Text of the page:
Osram creates a globally unique lighting solution for the Lenbachhaus


Lighting solutions for museums are a fine art. They should not only display the colours of exhibition objects as true to the original as possible, but also simultaneously protect works from damage. The LED technology from Osram installed in the Lenbachhaus municipal art museum in Munich takes this into account: More than 170,000 light emitting diodes and intelligent light control are able to generate almost 100 different colour shades to display works from Kandinsky and Beuys for example in the very best light. "We've integrated the complete range of our lighting expertise to create a globally unique lighting solution," attested Peter Laier, Head of Technology at Osram.

On Monday, the Lenbachhaus municipal art museum in Munich opens its doors again to journalists for the first time at 11 o'clock. The fundamental idea for the lighting concept came from the lighting artist Dietmar Tanterl – the artworks should be seen bathed in various light atmospheres, and of course always with the best possible presentation of art. Osram engineers and scientists coming from various sectors got together in order to technologically implement this concept and to develop a solution that until now has not been used in any museum in the world: The basis is a combination of five different LEDs, the light of which is mixed together. The fully dimmable system can now be flexibly set between warm white (3000 Kelvin), similar to sunrise red, and daylightsimilar cool white (6000 Kelvin).

The mix was programmed to achieve a very high colour rendering index of greater than 95 for the almost 100 colour shades, and with every setting. This demanded exceedingly tight cooperation between LED and optics development, light measurement technology, programming and project planning. The technology is used, depending on the specific room in the museum, within four types of luminaire: cove luminaires, light ceiling luminaires, spotlights and so-called "shed" luminaires in the skylights of the upper floors.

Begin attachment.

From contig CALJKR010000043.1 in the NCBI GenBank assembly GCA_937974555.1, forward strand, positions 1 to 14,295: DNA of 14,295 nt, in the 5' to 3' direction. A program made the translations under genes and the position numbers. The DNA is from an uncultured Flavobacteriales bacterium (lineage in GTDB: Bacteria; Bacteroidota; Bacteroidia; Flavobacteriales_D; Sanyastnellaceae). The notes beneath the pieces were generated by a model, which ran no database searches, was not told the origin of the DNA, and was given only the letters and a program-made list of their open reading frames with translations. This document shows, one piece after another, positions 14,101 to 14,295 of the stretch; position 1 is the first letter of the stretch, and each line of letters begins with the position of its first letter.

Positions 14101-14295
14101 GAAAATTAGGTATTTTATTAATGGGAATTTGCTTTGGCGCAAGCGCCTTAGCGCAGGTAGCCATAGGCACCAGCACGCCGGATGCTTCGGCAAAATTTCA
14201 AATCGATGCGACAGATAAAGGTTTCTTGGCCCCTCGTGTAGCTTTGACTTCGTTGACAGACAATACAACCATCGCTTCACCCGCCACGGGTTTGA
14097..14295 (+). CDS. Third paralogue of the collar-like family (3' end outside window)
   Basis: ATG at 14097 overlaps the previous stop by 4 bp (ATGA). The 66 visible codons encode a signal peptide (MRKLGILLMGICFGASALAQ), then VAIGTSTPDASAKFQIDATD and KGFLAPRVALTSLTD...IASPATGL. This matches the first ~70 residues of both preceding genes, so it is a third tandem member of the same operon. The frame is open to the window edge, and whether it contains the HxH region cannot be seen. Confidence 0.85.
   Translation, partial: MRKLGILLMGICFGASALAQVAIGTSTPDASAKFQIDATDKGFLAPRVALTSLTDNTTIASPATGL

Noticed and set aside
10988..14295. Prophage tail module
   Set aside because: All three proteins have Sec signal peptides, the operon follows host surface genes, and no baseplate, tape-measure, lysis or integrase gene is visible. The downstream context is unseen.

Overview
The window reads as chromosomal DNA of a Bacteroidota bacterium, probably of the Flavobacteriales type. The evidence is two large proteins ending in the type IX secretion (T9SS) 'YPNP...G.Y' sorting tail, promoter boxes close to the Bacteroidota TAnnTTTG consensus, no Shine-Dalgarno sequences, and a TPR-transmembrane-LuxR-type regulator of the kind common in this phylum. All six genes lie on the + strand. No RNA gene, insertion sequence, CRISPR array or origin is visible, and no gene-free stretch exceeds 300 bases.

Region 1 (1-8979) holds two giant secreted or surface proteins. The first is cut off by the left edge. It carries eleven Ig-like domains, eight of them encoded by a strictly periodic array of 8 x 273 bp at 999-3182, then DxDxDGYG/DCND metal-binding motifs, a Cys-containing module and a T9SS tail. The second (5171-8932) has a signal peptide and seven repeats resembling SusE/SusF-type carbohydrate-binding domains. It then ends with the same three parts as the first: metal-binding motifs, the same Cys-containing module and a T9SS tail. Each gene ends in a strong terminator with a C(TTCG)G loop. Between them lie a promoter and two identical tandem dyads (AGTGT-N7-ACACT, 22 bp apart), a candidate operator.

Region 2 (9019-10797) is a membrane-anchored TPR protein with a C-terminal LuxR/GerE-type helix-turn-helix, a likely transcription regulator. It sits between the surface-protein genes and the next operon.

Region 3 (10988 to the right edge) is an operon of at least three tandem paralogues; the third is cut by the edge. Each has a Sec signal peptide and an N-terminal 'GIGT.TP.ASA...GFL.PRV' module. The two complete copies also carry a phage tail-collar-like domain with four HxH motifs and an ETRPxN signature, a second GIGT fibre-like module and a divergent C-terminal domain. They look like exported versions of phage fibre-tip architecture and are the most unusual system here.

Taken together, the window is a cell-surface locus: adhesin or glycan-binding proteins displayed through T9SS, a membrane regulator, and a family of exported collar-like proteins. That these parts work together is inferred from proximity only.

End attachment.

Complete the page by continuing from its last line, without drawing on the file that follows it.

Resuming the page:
The museum was modernised under the management of the construction department of the City of Munich and the architectural offices of Foster+Partners, and the lighting solution was implemented together with the Bamberger and Partner engineering offices. The project was supported by the Federal Ministry for Education and Research.

Osram has extensive experience in the technological implementation of lighting concepts from architects, artists and planners for exhibition spaces. For example the lighting concept of the Bucerius Kunst Forum in the Hamburg exhibition building was upgraded to LED lighting together with the light manufacturer, and the trophies of the FC Bayern football club's World of Experience were also highlighted with correspondingly appealing light.


OSRAM of Munich, Germany is one of the two leading light manufacturers in the world. The company's portfolio covers the entire value chain from components – including lamps, opto semiconductors like light-emitting diodes (LED) – to electronic control gears as well as complete luminaires, light management systems and lighting solutions. OSRAM has around 39,000 employees worldwide and generated revenue of 5.4 billion Euros in fiscal year 2012 (ended September 30, 2012). More than 70 percent of its revenue comes from energy-efficient products. The company's business activities have been focusing on light – and hence on quality of life – for over 100 years. Additional information can be found in the internet at www.osram-group.com